Review: The good, the bad and the ugly: a lesson in COVID crisis communications from Victoria’s CHO
In this article, a chief health officer argues that communication about COVID-19 must be immediate and transparent.
Similar to other countries, Australia’s government was slow to inform people about the severity of COVID-19 in a timely manner. However, Brett Sutton, chief health officer of Victoria, was quick to warn others of the impending pandemic and encouraged government officials to communicate quickly and honestly. He notes that communication is a critical health intervention, and that it is now time to move from risk communication to crisis communication, which includes being clear and responsible with communicating the good, the bad, and the ugly to increase people’s efficacy and support efforts.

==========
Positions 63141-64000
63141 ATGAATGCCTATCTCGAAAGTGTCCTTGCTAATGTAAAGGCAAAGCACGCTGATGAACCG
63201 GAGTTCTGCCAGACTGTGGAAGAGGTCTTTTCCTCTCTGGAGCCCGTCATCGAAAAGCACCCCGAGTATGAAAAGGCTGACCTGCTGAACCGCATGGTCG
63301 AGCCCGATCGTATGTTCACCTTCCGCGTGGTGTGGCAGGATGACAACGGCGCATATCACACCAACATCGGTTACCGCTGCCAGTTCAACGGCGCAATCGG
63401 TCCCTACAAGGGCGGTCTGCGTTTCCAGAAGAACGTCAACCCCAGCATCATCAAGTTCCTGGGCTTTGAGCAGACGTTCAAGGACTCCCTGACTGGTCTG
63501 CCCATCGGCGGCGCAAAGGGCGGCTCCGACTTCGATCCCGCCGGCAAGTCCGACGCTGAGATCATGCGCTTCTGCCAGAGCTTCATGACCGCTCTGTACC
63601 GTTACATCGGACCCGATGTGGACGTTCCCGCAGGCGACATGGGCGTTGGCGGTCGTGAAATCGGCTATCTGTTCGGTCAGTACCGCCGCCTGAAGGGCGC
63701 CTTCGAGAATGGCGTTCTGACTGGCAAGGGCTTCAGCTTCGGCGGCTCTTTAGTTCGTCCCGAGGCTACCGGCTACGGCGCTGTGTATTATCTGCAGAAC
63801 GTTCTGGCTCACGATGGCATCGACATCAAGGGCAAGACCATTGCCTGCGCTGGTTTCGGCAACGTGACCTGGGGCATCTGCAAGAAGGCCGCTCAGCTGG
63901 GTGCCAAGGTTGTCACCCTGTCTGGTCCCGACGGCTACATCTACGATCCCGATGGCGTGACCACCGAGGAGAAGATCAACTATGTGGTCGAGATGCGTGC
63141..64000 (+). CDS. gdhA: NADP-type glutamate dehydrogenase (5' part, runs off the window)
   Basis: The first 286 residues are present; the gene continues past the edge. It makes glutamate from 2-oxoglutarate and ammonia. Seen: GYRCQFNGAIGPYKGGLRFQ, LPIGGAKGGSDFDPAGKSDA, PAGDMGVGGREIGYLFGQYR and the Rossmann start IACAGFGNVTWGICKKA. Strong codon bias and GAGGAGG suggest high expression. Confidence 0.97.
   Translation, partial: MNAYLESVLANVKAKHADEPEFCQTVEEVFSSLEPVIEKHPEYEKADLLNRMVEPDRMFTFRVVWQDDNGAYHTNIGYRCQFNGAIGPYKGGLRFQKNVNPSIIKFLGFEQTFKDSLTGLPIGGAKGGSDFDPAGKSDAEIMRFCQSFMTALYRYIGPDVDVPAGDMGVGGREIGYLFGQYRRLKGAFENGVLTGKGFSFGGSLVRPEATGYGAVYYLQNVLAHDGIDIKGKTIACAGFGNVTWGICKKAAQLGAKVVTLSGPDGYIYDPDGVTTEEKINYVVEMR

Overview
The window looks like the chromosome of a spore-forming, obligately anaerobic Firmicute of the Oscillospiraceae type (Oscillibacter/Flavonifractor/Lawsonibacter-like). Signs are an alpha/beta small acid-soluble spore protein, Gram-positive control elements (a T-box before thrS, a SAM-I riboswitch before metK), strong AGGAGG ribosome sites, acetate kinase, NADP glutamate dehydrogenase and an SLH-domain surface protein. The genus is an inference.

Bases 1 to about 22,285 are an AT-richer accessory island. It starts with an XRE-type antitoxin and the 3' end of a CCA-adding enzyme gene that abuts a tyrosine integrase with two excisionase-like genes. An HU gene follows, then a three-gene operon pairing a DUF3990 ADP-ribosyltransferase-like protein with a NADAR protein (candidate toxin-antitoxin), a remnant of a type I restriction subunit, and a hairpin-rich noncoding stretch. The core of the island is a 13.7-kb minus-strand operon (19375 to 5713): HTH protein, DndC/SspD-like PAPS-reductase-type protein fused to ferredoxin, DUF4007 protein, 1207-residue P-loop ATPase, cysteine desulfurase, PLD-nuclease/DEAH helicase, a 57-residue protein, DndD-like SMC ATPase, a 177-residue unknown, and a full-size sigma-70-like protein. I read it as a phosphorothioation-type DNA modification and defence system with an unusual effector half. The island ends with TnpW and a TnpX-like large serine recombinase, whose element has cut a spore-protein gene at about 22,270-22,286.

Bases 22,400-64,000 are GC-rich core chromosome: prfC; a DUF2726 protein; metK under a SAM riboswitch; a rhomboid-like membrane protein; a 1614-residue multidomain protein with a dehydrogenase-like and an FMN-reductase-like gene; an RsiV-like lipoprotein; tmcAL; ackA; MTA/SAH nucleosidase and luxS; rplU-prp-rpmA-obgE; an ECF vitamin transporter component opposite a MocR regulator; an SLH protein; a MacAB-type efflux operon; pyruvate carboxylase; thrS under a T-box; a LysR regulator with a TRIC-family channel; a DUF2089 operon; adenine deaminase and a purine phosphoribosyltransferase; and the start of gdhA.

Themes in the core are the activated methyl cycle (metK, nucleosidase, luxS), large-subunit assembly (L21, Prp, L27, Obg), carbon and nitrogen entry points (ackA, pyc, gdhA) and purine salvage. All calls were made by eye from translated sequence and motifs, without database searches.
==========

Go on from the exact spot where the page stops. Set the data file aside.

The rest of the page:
About the Author: Maria Brann
Dr. Maria Brann, PhD, MPH, is a professor in the Department of Communication Studies in the School of Liberal Arts at IUPUI and affiliate faculty with the Injury Control Research Center at West Virginia University. She explores the integration of health, interpersonal, and gender communication. Her translational focus and mixed methods approach are woven throughout her health vulnerabilities research, which advocates for more effective communication to improve people’s health and safety. Her primary research interests focus on the study of women’s and ethical issues in health communication contexts and promotion of healthy lifestyle behaviors to improve personal and public health and safety. She researches communication at both the micro and macro levels and studies how communication influences relationships among individuals and with the social world.